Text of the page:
NewEnergyNews: EMPIRE STATE BUILDING A MODEL OF EFFICIENCY

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    Wednesday, September 11, 2013

    EMPIRE STATE BUILDING A MODEL OF EFFICIENCY

    Empire State Building Retrofit Surpasses Energy Savings Expectations

    Kelly Vaughn, May 31, 2012 (Rocky Mountain Institute)

    "...[For the] energy efficiency retrofit of the Empire State Building…owner Tony Malkin, in an effort to revive the 2.7 million-square foot New York landmark, assembled a team of leading organizations…to develop a retrofit program that would not only maximize energy savings, but build a strong economic case, saving 38 percent of the building’s energy and $4.4 million annually—and created 252 jobs to boot…[Last year] the building exceeded its energy-efficiency guarantee by five percent, saving $2.4 million and establishing a commercial real estate model for reducing costs, maximizing return on investment, increasing real estate value, and protecting the environment…

    "What ultimately set the Empire State Building apart are integrated design, and a ‘right-steps in the right-order’ model that can be applied to any building of any size…

    "In dense urban settings like New York City, commercial buildings account for up to 75 percent of energy used. If every commercial building in New York City followed this blueprint, carbon emissions would be reduced by 4 million tons—the equivalent to that generated by a typical coal-fired power plant…"

    "Several measures in particular helped to ensure an informed financial decision-making process and ensure a sound economic outcome. These included:

    -The use of Life Cycle Cost Analysis

    -Piggybacking energy upgrades on planned improvements

    -Incorporating energy modeling into the design process to identify options of energy efficiency measures

    -Using a hybrid of the ESCO model and owner investments to finance the upgrades Incorporating tenant energy reduction measures..."

    "A total of eight efficiency measures performed jointly by Johnson Controls and Jones Lang LaSalle were responsible for a total first-year savings that added up to $4,393,796:

    1&2-Radiator Insulation and Steam Trap Savings

    Total savings: $491,191

    More than 6,000 insulated reflective barriers were installed behind radiator units located on the perimeter of the building. Prior to this upgrade, about half of the heat radiated into the usable space, while the other half helped to heat New York City. This barrier reflects back most of the heat into occupied space—where it is intended to go.

    2-Windows Retrofit

    Total savings: $338,508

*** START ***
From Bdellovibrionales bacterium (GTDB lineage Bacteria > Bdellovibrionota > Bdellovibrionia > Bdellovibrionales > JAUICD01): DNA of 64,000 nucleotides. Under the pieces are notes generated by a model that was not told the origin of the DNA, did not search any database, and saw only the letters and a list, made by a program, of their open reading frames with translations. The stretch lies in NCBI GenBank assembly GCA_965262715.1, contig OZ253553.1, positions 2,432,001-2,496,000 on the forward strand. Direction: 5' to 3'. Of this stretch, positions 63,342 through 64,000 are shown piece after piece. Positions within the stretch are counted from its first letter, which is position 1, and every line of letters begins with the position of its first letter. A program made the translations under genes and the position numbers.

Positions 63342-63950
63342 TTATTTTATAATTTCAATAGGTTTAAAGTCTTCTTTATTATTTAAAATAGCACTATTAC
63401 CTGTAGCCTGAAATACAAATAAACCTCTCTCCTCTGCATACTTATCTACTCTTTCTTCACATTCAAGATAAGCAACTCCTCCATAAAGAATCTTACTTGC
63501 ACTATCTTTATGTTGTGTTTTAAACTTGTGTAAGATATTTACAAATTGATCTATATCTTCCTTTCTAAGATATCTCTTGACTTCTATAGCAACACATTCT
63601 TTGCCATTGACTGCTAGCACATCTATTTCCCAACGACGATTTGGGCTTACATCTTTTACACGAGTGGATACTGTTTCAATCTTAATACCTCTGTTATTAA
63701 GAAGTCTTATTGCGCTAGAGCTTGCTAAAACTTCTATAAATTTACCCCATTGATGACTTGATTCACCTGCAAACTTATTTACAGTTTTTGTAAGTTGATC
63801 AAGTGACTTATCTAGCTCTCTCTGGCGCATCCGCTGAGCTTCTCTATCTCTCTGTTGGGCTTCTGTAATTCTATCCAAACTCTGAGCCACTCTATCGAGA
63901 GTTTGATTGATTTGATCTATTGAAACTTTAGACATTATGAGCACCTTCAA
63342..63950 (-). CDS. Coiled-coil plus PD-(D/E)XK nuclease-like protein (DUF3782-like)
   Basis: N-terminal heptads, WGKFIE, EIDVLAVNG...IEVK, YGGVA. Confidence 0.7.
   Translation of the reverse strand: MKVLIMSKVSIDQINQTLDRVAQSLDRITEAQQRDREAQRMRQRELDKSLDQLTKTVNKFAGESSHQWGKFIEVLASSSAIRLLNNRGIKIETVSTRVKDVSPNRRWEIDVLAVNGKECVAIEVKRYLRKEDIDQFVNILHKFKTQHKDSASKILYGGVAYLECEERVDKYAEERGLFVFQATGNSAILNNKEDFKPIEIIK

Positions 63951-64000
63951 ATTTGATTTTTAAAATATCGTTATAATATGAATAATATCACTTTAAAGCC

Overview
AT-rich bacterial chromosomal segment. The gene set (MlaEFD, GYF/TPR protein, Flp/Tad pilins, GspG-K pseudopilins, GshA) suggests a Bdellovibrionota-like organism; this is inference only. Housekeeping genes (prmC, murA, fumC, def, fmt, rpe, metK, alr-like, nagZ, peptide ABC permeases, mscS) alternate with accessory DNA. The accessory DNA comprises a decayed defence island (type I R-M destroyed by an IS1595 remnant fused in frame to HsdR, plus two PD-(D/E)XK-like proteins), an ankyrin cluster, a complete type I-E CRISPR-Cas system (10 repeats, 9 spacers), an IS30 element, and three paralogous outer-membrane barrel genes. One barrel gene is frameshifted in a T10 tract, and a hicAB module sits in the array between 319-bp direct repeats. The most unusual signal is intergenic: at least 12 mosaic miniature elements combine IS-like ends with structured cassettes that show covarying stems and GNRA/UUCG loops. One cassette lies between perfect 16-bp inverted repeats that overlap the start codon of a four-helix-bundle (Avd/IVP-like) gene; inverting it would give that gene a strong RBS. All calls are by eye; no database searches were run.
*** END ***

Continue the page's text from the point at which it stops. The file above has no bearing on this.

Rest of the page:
The buildings 6,500 existing double-hung windows were dismantled and rebuilt onsite to include [advanced glazing,] a suspended coated film and gas fill. This more than tripled the insulating value of each window, increasing occupant comfort, blocking winter heat loss three-times better than the old windows, reducing heating and cooling loads, blocking ultraviolet rays to protect occupants and furnishings, and enhancing daylighting…[They] cut the building’s peak cooling load by one-third. The old chiller plant could then be renovated, rather than replaced and expanded—saving more than $17 million of budgeted capital expenditure. That capital cost savings helped pay for other projects and cut the overall incremental simple payback for the retrofit to three years.

    3-Direct Digital Controls and Demand Control Ventilation

    Total savings: $858,305

    This measure involved upgrading the existing piecemeal and primarily pneumatic control systems at the Empire State Building to comprehensive, consistent digital controls, and the installation of CO2 sensors for control of outside air introduction to the air-handling units. Benefits include reducing cooling and heating demand, monitoring of indoor air quality, increased occupant comfort, and reduced energy bills.

    4-Chiller Plant Retrofit

    Total savings: $675,714

    The chiller plant retrofit project included the improvement of four industrial electric chillers in addition to upgrades to controls, variable speed drives, and primary loop bypasses.

    5-Tenant Energy Management

    Total savings: $386,709

    This project provides tenants with access to online energy and benchmarking information, as well as sustainability tips and updates. Tenants in the Empire State Building have access to a digital dashboard showing energy use in real time, and comparing it to past use and other tenants.

    6-Tenant Daylighting, lighting and plugs

    Total savings: $940,862

    This measure—the biggest energy saver—reduced lighting power density in tenant spaces, by installing dimmable ballasts and photosensors for perimeter spaces and provided occupants with a plug load occupancy sensor for their personal workstations. Benefits include reduced utility costs for tenants, lower cooling demand due to less heat from electric lights and equipment, and improved visual quality.

    7-VAV Air Handling Units

    Total Savings: $702,507

    As tenant turnover occurs, existing constant volume units are replaced with variable air volume units, using a new air-handling layout (two floor-mounted units per floor instead of four ceiling-hung units). VAV air handlers are more intelligent, and provide greater control—leading to not only costs savings, but also other benefits including greater occupant comfort and control, and reduced electricity demand…"

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